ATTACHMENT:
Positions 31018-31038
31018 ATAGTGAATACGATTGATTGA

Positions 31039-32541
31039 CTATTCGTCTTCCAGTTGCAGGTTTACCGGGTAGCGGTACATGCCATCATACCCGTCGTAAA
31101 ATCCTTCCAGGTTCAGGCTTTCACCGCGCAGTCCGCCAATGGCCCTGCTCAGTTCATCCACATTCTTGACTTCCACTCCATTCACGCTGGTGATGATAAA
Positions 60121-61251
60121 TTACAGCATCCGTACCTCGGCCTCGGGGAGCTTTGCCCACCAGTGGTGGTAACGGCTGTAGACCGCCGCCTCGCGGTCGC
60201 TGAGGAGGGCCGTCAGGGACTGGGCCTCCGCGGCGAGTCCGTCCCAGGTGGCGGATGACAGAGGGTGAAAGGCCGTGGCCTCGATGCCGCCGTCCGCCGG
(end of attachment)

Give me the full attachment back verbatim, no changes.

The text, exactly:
Positions 31018-31038
31018 ATAGTGAATACGATTGATTGA

Positions 31039-32541
31039 CTATTCGTCTTCCAGTTGCAGGTTTACCGGGTAGCGGTACATGCCATCATACCCGTCGTAAA
31101 ATCCTTCCAGGTTCAGGCTTTCACCGCGCAGTCCGCCAATGGCCCTGCTCAGTTCATCCACATTCTTGACTTCCACTCCATTCACGCTGGTGATGATAAA
Positions 60121-61251
60121 TTACAGCATCCGTACCTCGGCCTCGGGGAGCTTTGCCCACCAGTGGTGGTAACGGCTGTAGACCGCCGCCTCGCGGTCGC
60201 TGAGGAGGGCCGTCAGGGACTGGGCCTCCGCGGCGAGTCCGTCCCAGGTGGCGGATGACAGAGGGTGAAAGGCCGTGGCCTCGATGCCGCCGTCCGCCGG